I never expected everyone to get my concern about the SEC’s staggering around with conference scheduling. Year2 starts out in a different direction in this post, but midway through notes this:
… I agree with the Senator that the real story here is not the absence of the Orange and Blue versus the Orange and White on CBS, but rather the indication that expansion is going to muck around with a number of conference customs. I too am concerned about it, but I keep reminding myself that the 2012 slate is just a one-time thing. They’re going to take some more time over the coming year to try to get things right.
I wish I could believe that, but after reading this David Paschall article from yesterday, I’m not convinced. At all.
… Auburn and Georgia have been playing since 1892 in the Deep South’s oldest rivalry, and the Tigers lead 54-53-8 after 115 series meetings. Alabama and Tennessee began playing annually before the SEC’s creation in 1933, and the 13 conference titles won by the Volunteers are topped only by the 22 by the Crimson Tide.
Tennessee coach Derek Dooley expressed his concern last September that conference realignment was “tampering with something that has made college football so special.” In October, two days before his Tide hosted the Vols, Alabama coach Nick Saban said, “It’s the biggest game all year to me when we play Tennessee.”
The other permanent cross-divisional matchups — Florida-LSU, Arkansas-South Carolina, Vanderbilt-Ole Miss, Kentucky-Mississippi State and the new one, Missouri-Texas A&M — are not nearly as treasured from a traditional standpoint. So the athletic directors at those 10 schools may not want their cross-divisional games saved at the expense of an extremely infrequent rotation.
“At some point, does the conference make a statement preserving the historical pieces?” said McGarity, who spent 18 years in Florida’s athletic department before becoming Georgia’s AD in 2010. “I hope that there will be a level of concern and compassion for those two rivalry games. The Florida-LSU rivalry is not a big deal, so the worry there is that it would be a 10-4 vote.”
Mississippi State athletic director Scott Stricklin hasn’t exactly been flooded with calls from fans demanding his Bulldogs continue to play Kentucky. Stricklin would like to preserve the Auburn-Georgia and Alabama-Tennessee games, but he also believes the league does not have nearly enough of a rotation.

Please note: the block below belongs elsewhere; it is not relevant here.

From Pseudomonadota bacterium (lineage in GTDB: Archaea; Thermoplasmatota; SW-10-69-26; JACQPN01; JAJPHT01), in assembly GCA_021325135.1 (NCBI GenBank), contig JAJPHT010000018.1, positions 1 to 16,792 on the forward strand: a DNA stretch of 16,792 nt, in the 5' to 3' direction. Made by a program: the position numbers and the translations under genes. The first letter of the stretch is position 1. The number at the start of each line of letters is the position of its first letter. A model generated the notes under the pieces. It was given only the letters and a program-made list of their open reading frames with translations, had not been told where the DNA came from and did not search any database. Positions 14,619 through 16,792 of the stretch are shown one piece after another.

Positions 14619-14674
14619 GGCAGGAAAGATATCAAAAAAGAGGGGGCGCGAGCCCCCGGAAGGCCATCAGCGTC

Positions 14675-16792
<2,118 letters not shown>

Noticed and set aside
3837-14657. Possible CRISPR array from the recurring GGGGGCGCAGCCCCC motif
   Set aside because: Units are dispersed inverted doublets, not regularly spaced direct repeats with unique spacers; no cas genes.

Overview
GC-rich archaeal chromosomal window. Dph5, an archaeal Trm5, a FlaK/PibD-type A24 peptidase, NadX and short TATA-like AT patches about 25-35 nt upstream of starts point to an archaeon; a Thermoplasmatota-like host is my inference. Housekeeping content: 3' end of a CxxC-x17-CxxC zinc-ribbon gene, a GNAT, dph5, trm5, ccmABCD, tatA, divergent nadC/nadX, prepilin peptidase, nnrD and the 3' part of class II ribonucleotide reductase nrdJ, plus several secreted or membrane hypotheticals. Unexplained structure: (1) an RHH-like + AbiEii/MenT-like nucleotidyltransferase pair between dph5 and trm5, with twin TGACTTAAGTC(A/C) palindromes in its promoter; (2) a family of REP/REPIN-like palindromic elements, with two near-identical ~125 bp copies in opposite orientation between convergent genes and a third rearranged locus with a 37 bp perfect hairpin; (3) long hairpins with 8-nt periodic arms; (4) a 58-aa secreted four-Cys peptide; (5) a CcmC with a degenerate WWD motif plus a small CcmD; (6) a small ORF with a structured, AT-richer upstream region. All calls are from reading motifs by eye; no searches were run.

So will he vote for the 6-2 model over a 6-1-1?
“I hope there are some other options I like more,” Stricklin said.
Gosh, Scott, we do too.
These aren’t people with a plan. They’re people flailing around, looking for a way out of a mess of their own creation. Unfortunately for them, self-deportation isn’t an option. And if they’re hoping that TV is going to bail them out by forcing the issue, it sounds like they’re mistaken about that, as well.
Television has been a driving factor in the changing landscape of college athletics — ESPN’s creation of a “Longhorn Network” is a major reason Texas and Texas A&M are no longer playing — but CBS Sports executive vice president of programming Mike Aresco insists his network has stayed away from realignment.
And the scheduling chore that comes with it.
“That’s up to the SEC,” Aresco said. “Alabama-Tennessee and Auburn-Georgia are great rivalries, and you appreciate those, but we have a great relationship with the conference and realize they have to make those decisions. The league will have some hard decisions to make, and whatever they do, we will absolutely be fine with it.”
In other words, say the networks, tell us what you’re going to do and we’ll tell you what we’ll pay for it.
Which is how you get to a point where you’ve got an SEC athletic director wondering out loud if an NFL approach to scheduling might be a workable alternative and you’ve got two schools which haven’t played a single conference game being allowed to decide the fate of SEC rivalries that are decades old. (At least TAMU and Missouri have recent experience terminating longstanding rivalries, right?)
What I find infuriating about this is how petty the initial motivation looks. It’s not as if the SEC is pleading poverty. In fact, it turns out that the current TV contract helped fuel a better payout in 2010-11 than the conference anticipated.
SEC members averaged $19.5 million from their conference payout in 2010-11, an increase of $1.2 million from the previous year, according to the league’s non-profit IRS filing.
The amount is also more than the $18.3 million average payout the SEC estimated last June from all revenues. Before new television deals with ESPN and CBS kicked in, the SEC’s average payout was $13 million in 2008-09.
These jokers have never had it so good. Except -
The Pac-12 and Big Ten each distribute close to $21 million per school a year…
And that’s not acceptable. As Jerry Hinnen put it, “The SEC is richer than it’s ever been–but is it rich enough?”
I think we all know the answer to that one. Don’t forget, also, the pie is being sliced fourteen ways going forward, so it’s going to have to be bigger just to keep each piece from shrinking. Which is why as you read all these nifty little suggestions about what to do with the conference football schedules after this season (actually, I could live with Bill’s; it’s just that the conference would have to hire somebody as smart as Bill to compile the schedule each year), the question you need to be asking yourself is which one results in CBS and ESPN writing the biggest checks. Because I guarantee you that’s the one the McGaritys and Stricklins will be asking.
And there are two things I know about that answer: (1) if it winds up pleasing the fans, it’ll be nothing but sheer dumb luck; and (2) once the next conference negotiates a new TV deal, it won’t be enough.